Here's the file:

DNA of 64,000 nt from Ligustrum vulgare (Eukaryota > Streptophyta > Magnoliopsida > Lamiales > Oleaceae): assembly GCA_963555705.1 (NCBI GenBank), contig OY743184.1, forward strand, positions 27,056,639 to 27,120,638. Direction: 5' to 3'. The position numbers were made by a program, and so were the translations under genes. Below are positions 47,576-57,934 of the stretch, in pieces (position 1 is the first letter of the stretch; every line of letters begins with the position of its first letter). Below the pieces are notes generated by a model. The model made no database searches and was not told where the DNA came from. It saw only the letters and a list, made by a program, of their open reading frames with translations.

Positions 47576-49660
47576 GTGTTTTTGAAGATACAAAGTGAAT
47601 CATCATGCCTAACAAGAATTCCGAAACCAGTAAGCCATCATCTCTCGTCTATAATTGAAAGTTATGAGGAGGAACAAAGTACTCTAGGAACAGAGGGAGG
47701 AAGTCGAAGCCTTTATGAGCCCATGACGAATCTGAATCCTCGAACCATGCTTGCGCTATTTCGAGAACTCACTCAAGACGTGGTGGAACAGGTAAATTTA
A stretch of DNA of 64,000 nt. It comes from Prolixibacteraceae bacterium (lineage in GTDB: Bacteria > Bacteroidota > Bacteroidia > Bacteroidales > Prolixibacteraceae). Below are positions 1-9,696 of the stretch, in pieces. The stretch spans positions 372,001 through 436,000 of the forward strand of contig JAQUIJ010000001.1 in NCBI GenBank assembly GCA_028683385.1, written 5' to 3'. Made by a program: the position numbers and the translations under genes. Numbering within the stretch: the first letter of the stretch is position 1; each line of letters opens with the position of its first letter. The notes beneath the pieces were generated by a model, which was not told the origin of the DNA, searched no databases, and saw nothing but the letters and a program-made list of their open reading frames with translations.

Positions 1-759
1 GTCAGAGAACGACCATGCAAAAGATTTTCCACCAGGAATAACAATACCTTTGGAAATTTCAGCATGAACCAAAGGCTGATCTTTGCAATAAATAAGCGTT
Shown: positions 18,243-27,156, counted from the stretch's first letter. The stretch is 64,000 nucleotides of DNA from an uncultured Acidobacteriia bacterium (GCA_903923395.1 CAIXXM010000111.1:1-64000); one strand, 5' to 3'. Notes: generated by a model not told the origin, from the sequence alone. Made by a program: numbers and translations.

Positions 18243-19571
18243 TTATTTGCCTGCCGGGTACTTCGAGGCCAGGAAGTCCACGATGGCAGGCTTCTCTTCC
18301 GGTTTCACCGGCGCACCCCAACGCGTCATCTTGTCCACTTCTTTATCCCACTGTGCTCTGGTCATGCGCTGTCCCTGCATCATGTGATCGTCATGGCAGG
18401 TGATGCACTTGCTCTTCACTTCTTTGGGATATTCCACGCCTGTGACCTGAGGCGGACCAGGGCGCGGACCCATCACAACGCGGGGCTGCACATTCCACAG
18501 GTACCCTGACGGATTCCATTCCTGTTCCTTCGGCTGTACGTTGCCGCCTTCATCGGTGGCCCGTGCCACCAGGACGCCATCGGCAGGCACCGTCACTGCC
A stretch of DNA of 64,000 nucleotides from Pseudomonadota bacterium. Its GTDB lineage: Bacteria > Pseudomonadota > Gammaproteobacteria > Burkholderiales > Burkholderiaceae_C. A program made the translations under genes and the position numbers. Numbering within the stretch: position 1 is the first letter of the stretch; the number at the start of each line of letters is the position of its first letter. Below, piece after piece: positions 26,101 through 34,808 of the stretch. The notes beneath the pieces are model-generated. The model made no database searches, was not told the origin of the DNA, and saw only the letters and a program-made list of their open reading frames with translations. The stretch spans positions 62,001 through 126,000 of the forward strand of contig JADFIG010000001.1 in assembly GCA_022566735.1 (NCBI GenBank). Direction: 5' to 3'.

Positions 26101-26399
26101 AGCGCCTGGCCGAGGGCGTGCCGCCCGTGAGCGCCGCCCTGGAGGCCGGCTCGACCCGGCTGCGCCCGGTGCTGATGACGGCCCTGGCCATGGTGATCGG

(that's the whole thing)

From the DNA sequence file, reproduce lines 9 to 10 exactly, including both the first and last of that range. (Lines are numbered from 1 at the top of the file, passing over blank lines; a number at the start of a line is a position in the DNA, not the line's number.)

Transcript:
Shown: positions 18,243-27,156, counted from the stretch's first letter. The stretch is 64,000 nucleotides of DNA from an uncultured Acidobacteriia bacterium (GCA_903923395.1 CAIXXM010000111.1:1-64000); one strand, 5' to 3'. Notes: generated by a model not told the origin, from the sequence alone. Made by a program: numbers and translations.

Positions 18243-19571